Consolidate Your Pensions

It takes a lot of work to monitor and manage multiple pension pots. Consolidate your pensions to ensure your investment strategy is suitable and your investment performance is good to reduce your admin burden and costs.

Consolidate Multiple Pensions

  • Reduce the fees you currently pay on your multiple pension pots.
  • Your risk appetite and time horizon should drive your optimal investment strategy. If all your pension savings are under one roof, it’s easier to ensure your investments are suitable and to check that your investment performance is good.
  • Easy to change your investment strategy as your needs change.
  • Reduce the time and effort you spend on administration.
  • Easy to monitor your pension savings and ensure that your savings are on track to give you enough income when your retire.

Independent Financial Advice

Reduce your fees.

Take control of your investments.

Reduce the time you spend on administration.

Make it easier to monitor your savings.

“We give candid, impartial, effective, plain English financial advice.”

Those who take financial advice are on average £47,000 better off than those that don’t

FT Adviser, November 2019


Frequently Asked Questions

The information provided in these FAQs does not constitute professional financial advice. We strongly recommend you consult a professional adviser before proceeding with a financial transaction.

Can I save money if I combine my pensions?

Every pension you have will be managed separately. Each pension will have its own fees. Some of these fees may be higher than others. If you consolidate your multiple pensions pots in one pension with one management fee, you could save money. Compound interest makes a small saving made now into a big gain in the value of your savings when you retire.

Will my savings do better if I combine my pension pots?

If you consolidate your pensions, you’ll be free to use a multi-manager, risk-targeted investment strategy. This approach gives you and your adviser much control over your pension pot.

Your objectives will inevitably change as you move through your working life. More control over your investments will make it easier for you and your adviser to adapt your investment strategy as your circumstances change. This flexibility will improve the value of your savings when you retire.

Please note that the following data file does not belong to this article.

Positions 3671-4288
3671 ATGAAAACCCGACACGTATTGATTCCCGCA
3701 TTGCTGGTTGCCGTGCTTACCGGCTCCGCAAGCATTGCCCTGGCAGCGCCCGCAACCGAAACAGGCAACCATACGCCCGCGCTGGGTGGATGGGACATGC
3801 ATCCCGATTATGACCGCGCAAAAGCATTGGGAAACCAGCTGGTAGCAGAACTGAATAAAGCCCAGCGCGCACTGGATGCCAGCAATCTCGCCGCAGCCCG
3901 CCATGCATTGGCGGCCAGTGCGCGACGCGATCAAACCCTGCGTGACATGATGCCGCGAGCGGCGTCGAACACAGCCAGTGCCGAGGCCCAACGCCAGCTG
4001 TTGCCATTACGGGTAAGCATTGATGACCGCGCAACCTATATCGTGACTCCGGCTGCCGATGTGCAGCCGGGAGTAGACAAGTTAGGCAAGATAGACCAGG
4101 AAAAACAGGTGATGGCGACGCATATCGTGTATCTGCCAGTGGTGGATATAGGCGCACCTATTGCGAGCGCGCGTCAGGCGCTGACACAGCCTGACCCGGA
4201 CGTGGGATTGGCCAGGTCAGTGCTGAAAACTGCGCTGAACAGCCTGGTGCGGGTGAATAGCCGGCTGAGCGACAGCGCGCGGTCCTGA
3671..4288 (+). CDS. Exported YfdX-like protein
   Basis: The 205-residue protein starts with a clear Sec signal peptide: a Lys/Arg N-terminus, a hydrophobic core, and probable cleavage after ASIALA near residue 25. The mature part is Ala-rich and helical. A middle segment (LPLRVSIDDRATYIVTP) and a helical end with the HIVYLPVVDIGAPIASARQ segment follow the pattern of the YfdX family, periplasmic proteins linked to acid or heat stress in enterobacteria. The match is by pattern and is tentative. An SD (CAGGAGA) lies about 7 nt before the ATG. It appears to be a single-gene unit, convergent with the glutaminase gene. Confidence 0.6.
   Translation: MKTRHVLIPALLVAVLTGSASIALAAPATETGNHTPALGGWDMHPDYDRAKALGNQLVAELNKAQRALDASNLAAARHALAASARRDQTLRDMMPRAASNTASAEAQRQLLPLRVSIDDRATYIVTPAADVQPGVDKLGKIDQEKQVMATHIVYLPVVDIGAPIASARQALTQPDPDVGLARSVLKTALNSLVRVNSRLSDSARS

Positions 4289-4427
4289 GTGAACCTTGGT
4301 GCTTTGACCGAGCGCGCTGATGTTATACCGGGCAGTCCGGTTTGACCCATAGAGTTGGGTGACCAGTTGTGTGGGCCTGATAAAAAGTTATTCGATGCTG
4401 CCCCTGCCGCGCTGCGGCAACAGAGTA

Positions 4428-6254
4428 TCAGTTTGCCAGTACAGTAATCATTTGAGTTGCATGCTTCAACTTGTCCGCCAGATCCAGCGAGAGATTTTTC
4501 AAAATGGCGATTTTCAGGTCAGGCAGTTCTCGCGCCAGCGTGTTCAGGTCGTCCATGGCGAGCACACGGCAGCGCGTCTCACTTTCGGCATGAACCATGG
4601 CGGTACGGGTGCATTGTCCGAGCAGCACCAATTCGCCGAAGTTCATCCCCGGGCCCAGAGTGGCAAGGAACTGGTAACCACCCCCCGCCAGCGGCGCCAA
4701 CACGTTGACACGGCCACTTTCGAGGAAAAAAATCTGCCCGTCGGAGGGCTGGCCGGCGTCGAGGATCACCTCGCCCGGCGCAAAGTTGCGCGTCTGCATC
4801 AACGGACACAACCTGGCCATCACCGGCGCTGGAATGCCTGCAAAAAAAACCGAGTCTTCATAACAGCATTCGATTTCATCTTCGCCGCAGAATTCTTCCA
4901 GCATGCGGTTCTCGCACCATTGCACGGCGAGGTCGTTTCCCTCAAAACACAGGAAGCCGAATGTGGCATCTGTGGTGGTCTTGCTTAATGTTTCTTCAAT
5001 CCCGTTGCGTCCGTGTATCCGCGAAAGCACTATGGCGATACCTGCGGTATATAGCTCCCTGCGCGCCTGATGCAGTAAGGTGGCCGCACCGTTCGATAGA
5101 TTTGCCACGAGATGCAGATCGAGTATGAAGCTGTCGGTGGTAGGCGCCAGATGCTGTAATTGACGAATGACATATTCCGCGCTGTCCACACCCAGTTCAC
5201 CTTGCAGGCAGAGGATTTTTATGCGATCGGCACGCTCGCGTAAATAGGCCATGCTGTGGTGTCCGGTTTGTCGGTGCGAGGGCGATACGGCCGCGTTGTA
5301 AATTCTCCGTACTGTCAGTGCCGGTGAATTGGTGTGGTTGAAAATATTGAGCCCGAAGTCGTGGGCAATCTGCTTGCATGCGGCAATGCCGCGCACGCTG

The value of an investment and any income from it may fall and rise, and you may not get back the total amount you invest.

Will combining my pension pots make it easier to monitor my pensions?

It’s easier to monitor one pension pot than multiple pension pots. Managing a pension pot involves more than checking how much it’s worth once a year. It’s sensible to regularly check to ensure your investments use the right strategy to meet your objectives.

Your objectives will inevitably change over time, especially as you get close to the day you plan to retire. Similarly, your risk appetite may change as you age, so you should regularly review your investment strategy to ensure it’s neither too adventurous nor too cautious.

It’s not legally required (unless you plan to transfer Safeguarded Benefits), but it’s prudent to take professional advice before you draw money from your pension pot. This makes drawing a pension from multiple pension pots impractical because you’d need separate advice for each pot. 

Will combining my pension pots make it easier for me to keep track of my pensions?

There’s a high risk of losing track of a pension if you have multiple pensions with different providers. When you change your address, you must tell all your pension providers so that they know where to contact you. You only hear from your pension providers once a year, and if you’re not careful with your paperwork, it’s easy to miss one. When you consolidate your pension pots, this risk is potentially eliminated.

Are there any reasons not to combine my multiple pension pots?

It’s wise to consolidate your pensions before retiring. However, there are some circumstances when it isn’t the best option. Some reasons not to consolidate your pensions include: 

  • You have a pension with a guaranteed annuity rate (GAR). This gives you the legal right to buy an annuity which pays a higher annual income than would be offered on the open market. Your pension paperwork might not be clear if you have a GAR, but we can check it for you.
  • There may be penalties to transfer your pension. This means your transfer value could be less than the current value of your pension.
  • Your pension may include other guarantees that will impact your savings’ final value when you retire, e.g. traditional with-profits bonuses, loyalty bonuses or safeguarded benefits.

Get in touch

Neil Jenkins owner of Fintegrity

Contact Neil Today

The Workers’ League House, 44-50 Royal Parade Mews, Blackheath, London, SE3 0TN